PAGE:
NOAA Teacher at Sea
Onboard UNOLS Ship Roger Revelle
June 22 – June 30, 2006
Mission: Hawaiian Ocean Timeseries (WHOTS)
Geographical Area: Hawaiian Pacific
Date: June 22, 2006
Weather Data from Bridge
Visibility: 10 miles to < 25 miles
Wind direction: 080°
Wind speed: 12 knots
Sea wave height: small
Swell wave height: 2-4 feet
Sea level pressure: 1016 millibars
Cloud cover: 5
Cloud type: cumulus, stratocumulus
The Cruise Mission
The overall mission of this cruise is to replace a mooring anchored north of the Hawaiian island of Oahu. It’s called the WHOTS buoy: The Woods Hole Oceanographic Institution (WHOI) Hawaii Ocean Timeseries (HOT) Site (WHOTS). The mooring consists of a buoy that contains numerous meteorological sensors that collect data on relative humidity, barometric pressure, wind speed and direction, precipitation, short and long wave solar radiation, and sea surface temperature. The buoy serves as a weather station at sea, one of few such stations in the world.
There are two of each type of sensor on the WHOTS-3 buoy to ensure that data collection will continue should a sensor break down. The buoy is equipped with a GPS unit. The buoy also serves as a platform for observing the ocean. Hanging below the buoy are four different types of instruments. These include SeaCATs, MicroCATs, an ADCP and NGVM. The SeaCATs and MicroCATs take salinity and temperature measurements. The MicroCATs, in addition to salinity and temperature, also take depth measurements. There are several of each instrument attached to the mooring and they are located approximately 5 meters apart down to a depth of 155 meters. (The WHOTS-2 mooring only contains MicroCATs). The ADCP or Acoustic Doppler Current Profiler is an instrument that allows the scientists to measure the velocity of the current at a set of specific depths. The NGVM is a New Generation Vector Measuring device that measures the velocity of the current at fixed points using propeller sensors located at 90° to one another. Finally, two Acoustic Release Devices are attached to the anchor that is holding the mooring in place.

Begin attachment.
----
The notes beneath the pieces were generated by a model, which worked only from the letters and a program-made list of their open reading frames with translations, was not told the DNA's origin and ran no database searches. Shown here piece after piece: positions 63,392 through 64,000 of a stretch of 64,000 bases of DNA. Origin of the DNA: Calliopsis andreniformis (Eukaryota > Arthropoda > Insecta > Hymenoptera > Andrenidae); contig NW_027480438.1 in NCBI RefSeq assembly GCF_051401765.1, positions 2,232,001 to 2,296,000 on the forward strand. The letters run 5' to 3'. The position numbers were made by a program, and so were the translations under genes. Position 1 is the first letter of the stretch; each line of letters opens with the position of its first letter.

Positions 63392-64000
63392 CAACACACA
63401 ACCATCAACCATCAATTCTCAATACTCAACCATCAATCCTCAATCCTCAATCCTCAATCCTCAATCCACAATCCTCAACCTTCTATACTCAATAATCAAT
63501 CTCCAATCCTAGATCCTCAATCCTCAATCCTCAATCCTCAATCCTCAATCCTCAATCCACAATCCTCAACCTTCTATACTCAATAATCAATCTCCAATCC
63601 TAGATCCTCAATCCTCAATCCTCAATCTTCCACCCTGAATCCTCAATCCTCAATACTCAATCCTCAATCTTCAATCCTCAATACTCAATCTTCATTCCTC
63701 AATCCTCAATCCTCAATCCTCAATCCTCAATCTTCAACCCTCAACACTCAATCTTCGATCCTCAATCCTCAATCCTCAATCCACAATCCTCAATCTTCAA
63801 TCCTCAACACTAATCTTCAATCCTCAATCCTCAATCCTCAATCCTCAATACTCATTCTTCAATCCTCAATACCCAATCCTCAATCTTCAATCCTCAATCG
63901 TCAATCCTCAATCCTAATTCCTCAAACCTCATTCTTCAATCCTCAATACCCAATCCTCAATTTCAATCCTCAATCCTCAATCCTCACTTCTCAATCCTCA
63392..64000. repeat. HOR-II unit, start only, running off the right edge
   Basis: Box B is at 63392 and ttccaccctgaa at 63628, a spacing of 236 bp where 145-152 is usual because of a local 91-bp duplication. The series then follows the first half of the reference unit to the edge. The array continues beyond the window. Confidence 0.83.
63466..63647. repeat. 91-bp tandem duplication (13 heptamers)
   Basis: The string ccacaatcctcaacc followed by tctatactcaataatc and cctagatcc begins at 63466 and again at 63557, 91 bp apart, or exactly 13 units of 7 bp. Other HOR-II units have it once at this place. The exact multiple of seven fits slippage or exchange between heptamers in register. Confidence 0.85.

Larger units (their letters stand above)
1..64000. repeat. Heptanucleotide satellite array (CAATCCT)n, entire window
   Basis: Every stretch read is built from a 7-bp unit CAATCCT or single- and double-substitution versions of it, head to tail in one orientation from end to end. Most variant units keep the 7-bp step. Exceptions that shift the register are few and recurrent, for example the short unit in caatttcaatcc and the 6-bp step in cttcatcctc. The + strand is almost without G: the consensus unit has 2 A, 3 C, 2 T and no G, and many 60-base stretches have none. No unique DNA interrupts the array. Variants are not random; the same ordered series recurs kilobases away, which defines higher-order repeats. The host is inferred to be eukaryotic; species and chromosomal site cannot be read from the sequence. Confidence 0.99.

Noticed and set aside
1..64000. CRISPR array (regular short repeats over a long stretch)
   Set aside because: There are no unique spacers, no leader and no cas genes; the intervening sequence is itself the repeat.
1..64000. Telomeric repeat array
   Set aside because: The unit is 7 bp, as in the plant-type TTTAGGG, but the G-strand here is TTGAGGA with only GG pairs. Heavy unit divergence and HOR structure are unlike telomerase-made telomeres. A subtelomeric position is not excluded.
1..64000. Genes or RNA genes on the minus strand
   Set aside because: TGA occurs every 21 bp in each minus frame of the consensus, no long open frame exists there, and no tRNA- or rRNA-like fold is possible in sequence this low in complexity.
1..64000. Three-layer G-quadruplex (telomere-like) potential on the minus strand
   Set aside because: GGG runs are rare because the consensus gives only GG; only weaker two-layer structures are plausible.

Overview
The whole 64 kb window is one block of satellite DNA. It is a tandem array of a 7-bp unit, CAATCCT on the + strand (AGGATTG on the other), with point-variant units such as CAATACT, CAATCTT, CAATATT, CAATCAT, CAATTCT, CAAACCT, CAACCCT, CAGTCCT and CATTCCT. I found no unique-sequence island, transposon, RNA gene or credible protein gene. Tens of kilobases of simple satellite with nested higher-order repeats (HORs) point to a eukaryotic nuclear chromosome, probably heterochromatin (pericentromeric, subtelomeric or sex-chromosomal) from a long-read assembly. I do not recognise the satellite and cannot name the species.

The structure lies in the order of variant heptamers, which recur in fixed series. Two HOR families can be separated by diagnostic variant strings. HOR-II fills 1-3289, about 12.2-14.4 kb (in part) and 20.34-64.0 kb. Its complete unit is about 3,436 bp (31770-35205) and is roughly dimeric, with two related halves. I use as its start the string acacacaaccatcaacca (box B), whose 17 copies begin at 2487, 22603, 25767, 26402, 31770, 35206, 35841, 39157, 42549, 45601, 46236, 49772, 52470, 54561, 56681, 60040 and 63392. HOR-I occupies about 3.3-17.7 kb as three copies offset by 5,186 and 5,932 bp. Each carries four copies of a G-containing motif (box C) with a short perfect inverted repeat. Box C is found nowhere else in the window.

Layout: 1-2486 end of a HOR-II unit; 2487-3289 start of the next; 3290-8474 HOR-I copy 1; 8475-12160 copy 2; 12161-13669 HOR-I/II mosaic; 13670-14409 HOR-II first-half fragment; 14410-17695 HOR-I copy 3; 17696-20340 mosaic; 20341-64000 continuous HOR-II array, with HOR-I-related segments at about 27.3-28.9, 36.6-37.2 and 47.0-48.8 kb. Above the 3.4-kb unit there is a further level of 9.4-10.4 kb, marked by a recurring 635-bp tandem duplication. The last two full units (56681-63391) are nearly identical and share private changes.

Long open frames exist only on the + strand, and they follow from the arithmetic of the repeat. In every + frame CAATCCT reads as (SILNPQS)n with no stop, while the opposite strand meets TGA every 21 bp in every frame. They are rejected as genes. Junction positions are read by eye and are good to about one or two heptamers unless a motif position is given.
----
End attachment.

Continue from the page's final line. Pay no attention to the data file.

These instruments allow the scientists to determine the location of the anchor and will also mechanically release the mooring from the anchor when sent a specific acoustic signal. (More about how these work in a later log). The WHOTS-2 mooring has been sitting in the ocean for a year collecting data. It is powered by 4000 D-cell batteries and is capable of running off of them for about 16 months. I asked Jason Smith, the lead instrument calibration technician, why solar panels weren’t used on the buoy and he told me that they are susceptible to being shot at or stolen. Evidently anything that looks valuable in the middle of the ocean is vulnerable to theft!
Personal and Science Log
After arriving in Hawaii on the afternoon of Monday, June 19th, it feels good to be at sea on a moving vessel. I spent the remainder of Monday meeting the science crew from WHOI (Woods Hole Oceanographic Institution) led by the Chief Scientist, Dr. Robert Weller, having a nice dinner and falling asleep after a long day of travel.
Tuesday brought my first view of the REVELLE, a working science vessel owned by the SCRIPPS Institution of Oceanography in La Jolla, California. Go here for diagrams, pictures and statistics describing this ship. The ship has two platforms below the main deck and three decks above, not including the bridge. The main deck contains heavy equipment consisting of several winches, a crane, an electric winding cart and other machinery designed to move heavy objects. All of this equipment operation is run or overseen by Cambria Colt, the resident technician, who knows the ship like the back of her hand. It is her primary job to act as a liaison between the ships’ crew and the scientists, making sure that the needs of the science team are met. We were at the ship by 7:30 a.m. and the team started working, preparing for the cruise.
Many of the team members had already been here for a week unloading and working with the instruments. The team works well together – everyone keeps busy and seems to know what to do without a lot of discussion. I helped Jason to string up two GPS units on an upper deck of the stern of the ship as well as an antenna.